I made a lovely little model in Excel, letting me play with all kinds of variables. The most amazing thing is, no matter what I put in for those variables, there’s a tipping point, where just a few more spay/neuter surgeries per year will bring the population under control, and you only have to go back to maintenance level of s/n, while with less, it’s runaway growth.
Of course, the real world isn’t so precise. And there are a lot of factors that will put the brakes on the population explosion. I put a couple in: that population above a certain level increases infertility and kitten mortality and even higher, 1/4th of the population will die of starvation or disease. But even that wasn’t enough to slow things down much.
This model doesn’t make a distinction between owned and unowned cats. In the real world, owned cats are abandoned and unowned kittens are tamed and adopted. Besides, what difference does it really make in the population dynamics? A higher proportion of ferals would mean a lower life span and higher kitten mortality, and probably a lower initial % fixed at the start. All those are variables in this model.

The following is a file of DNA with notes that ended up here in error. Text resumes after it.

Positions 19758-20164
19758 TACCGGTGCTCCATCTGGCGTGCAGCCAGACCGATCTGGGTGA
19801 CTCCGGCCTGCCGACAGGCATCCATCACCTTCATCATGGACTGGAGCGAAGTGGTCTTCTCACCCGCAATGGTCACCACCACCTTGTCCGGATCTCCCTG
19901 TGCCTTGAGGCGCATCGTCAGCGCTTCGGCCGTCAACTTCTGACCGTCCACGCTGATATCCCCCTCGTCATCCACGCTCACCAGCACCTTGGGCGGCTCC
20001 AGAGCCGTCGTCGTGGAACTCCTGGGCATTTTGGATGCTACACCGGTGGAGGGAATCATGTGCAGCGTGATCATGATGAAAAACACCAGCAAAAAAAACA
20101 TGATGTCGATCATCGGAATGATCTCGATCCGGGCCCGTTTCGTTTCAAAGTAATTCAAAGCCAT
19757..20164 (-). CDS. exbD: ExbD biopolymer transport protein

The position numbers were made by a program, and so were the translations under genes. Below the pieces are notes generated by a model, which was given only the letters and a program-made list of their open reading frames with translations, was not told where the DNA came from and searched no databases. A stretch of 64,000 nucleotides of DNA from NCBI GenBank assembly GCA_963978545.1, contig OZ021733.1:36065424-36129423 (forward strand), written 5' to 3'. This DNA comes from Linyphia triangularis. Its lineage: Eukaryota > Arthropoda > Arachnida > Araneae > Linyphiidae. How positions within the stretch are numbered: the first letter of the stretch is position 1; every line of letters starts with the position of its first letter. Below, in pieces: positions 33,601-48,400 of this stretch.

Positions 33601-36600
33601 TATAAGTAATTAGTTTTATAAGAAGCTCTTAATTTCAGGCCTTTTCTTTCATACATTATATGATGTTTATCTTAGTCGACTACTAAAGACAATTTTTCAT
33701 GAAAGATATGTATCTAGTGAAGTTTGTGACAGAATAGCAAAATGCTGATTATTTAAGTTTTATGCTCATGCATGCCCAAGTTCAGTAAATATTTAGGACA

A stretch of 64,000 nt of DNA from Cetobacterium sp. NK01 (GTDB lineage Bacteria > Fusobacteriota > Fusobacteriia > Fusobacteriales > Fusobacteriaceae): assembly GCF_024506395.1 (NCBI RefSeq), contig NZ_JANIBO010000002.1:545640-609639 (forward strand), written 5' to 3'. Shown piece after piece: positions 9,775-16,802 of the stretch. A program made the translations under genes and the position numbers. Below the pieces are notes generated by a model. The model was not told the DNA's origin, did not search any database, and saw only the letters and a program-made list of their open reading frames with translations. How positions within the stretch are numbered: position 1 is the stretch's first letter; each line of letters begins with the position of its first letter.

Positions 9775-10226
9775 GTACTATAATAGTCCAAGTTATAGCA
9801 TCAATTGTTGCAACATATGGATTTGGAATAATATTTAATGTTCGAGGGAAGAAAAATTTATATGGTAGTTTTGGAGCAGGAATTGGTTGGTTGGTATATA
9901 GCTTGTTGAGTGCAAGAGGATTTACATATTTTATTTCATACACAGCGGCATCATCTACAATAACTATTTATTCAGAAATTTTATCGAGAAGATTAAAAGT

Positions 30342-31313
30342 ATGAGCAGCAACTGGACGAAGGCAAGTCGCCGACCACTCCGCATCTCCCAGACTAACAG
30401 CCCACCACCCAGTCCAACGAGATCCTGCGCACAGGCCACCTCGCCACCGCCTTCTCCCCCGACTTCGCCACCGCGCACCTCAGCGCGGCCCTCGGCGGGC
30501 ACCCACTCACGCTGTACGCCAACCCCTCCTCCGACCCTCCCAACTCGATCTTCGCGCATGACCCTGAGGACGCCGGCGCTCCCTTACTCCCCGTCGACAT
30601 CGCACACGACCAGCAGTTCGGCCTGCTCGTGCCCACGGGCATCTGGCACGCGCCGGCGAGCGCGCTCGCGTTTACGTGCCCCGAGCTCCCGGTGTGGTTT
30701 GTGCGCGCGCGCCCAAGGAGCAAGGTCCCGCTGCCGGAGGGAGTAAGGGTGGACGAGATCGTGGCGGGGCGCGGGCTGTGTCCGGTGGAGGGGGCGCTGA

It’s interesting that if shelter deaths are factored in, the tipping point goes down by only about half of shelter death rate.
The biggest factors affecting how many surgeries need to be done to reach the tipping point are the kitten mortality rate and number of litters per year. These values are probably very local, especially for the feral population, depending on weather and the activity of animal rescuers.
Note, this model assumes that there’s 10% of the unfixed population that will never be fixed. They could be ferals that can’t be trapped or cats whose people just refuse. And if a miracle happens (or a programming error, but that’s less likely) and they all get fixed, 10 pregnant cats will materialize out of thin air. (If you’ve ever tried to TNR a whole colony, you know it happens.)
I’ll be blogging more about this model in the future and I’ll even give you an equation to calculate the tipping point.